20 February 2020

Six Utrecht-based scientists to receive Vici research grants

The Netherlands Organisation for Scientific Research (NWO) has granted Vici grants to six researchers of Utrecht University, the UMC Utrecht and the Hubrecht Institute. They will each receive 1.5 million euros.

The Vici grant is a personal grant for outstanding, senior researchers who have successfully demonstrated the ability to develop their own innovative lines of research. Vici researchers are among the top ten percent in their research field. They have also proven their ability to coach young researchers. Vici laureates are allowed to put together their own research centre.

The laureates

How cosmology emerges from quantum gravity
Thomas Grimm
Associate Professor Science

The observed expansion of our universe suggests that it is filled by a substance known as dark energy. Thomas Grimm propose that its mysterious properties can only be understood by using a quantum theory of gravity. This leads to a new description for the evolution of our universe

 

Mix die taal! Or maybe not?
Elma Blom
Professor Social Sciences

Many bilinguals combine or mix languages when they speak. Elma Blom aims to find out if children have difficulties learning language from mixed sources, how and why children mix, and if language mixing is different for children with and without a Developmental Language Disorder.

 

Immunity throughout the body
José Borghans
Associate Professor Immunology UMC Utrecht

Current insights into the human immune system are almost exclusively based on studies of the blood, a place where only a minority of immune cells reside. By combining experimental work with mathematics, this research unravels how long-term immunological memory is maintained by immune cells throughout the body.

 

Novel tactics to combat a silent but dangerous intruder: non-alcoholic steatohepatitis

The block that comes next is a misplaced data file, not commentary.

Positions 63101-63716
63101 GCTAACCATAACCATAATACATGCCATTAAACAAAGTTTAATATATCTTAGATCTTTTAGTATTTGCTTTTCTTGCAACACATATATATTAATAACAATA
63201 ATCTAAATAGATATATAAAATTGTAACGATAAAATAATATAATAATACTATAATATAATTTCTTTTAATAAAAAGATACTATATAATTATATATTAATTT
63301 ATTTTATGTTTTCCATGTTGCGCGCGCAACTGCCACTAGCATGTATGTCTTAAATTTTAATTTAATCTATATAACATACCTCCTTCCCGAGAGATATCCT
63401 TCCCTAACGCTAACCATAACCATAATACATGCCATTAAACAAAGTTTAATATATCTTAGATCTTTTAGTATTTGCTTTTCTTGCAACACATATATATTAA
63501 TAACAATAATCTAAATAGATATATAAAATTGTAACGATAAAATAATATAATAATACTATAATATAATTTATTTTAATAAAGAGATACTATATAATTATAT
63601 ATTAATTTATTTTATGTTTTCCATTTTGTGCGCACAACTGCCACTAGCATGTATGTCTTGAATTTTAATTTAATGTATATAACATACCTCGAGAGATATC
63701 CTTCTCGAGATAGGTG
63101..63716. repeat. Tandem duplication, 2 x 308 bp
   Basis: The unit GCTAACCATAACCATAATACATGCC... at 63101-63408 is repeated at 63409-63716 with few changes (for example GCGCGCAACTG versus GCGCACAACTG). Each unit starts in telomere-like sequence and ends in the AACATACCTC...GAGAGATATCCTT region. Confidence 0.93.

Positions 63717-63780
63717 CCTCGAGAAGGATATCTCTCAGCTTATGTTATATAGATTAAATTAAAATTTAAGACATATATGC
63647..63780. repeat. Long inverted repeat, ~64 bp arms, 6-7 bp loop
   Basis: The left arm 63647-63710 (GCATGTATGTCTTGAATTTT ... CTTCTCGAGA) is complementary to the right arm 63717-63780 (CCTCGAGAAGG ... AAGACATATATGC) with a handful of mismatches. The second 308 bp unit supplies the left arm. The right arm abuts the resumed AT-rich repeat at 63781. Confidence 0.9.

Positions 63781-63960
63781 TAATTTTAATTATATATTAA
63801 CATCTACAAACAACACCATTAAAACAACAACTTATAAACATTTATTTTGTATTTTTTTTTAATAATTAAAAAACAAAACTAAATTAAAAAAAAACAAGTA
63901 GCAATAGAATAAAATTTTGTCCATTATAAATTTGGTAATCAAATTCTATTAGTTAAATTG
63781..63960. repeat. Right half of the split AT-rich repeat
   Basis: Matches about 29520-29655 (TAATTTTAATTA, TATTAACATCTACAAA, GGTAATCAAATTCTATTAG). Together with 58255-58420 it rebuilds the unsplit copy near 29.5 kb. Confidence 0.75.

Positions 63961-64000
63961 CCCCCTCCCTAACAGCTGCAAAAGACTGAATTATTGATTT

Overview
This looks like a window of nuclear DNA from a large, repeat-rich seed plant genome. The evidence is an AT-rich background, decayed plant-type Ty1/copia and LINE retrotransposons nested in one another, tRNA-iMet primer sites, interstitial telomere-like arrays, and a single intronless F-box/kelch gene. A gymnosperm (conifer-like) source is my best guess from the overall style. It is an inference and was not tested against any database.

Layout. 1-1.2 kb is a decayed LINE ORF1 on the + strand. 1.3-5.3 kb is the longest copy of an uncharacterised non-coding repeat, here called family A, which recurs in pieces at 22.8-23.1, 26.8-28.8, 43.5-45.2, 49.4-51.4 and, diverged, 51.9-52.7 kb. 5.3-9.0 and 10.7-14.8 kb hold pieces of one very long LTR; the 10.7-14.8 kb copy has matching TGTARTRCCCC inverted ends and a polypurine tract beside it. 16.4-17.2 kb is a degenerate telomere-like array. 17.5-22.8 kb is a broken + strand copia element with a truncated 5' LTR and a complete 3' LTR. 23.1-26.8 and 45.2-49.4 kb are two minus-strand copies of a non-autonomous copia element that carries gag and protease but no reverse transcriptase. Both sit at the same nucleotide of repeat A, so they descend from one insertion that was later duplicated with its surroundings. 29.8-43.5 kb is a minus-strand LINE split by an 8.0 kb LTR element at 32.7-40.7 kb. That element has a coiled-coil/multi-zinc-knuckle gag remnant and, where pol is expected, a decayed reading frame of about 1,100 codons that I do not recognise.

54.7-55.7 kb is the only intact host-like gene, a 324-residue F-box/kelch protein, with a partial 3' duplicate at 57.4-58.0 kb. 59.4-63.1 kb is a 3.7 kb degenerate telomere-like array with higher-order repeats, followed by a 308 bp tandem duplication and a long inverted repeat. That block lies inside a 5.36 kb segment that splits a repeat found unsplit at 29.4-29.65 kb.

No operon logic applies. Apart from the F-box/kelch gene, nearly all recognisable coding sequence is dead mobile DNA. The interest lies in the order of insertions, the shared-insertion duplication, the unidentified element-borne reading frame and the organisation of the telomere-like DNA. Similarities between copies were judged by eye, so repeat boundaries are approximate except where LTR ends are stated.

Saskia van Mil
Professor Center for Molecular Medicine

Millions of people live with the silent liver disease non-alcoholic steatohepatitis, putting them at high risk for developing liver failure and cancer. Presently, no treatment is available. To address this need, Saskia van Mill will selectively target the Farnesoid X Receptor to develop a highly effective therapy without side effects.

 

Genetic heart disease – what goes wrong?
Eva van Rooij
Professor Molecular Cardiologie, UMC Utrecht and Hubrecht Institute

Genetic heart diseases are caused by a mistake in your DNA and are characterised by several disease driving changes in the heart that contribute to the progression of the disease. To date very little is known about the exact mechanisms that drive these changes. Eva van Rooij's goal is to discover what causes these pathological changes to occur to potentially contribute to the development of enhanced therapies.

 

Sugar coats: keeping up appearances
Nina van Sorge
Associate Professor Medical Microbiology

Bacteria are all covered by a thick cell wall, predominantly composed of sugars. The pathogen Staphylococcus aureus can cover itself in different ‘sugar coats’. Nina van Sorge thinks that recognition of these different sugar coats is a key factor in immune defense and for the development of new antibiotics and vaccines.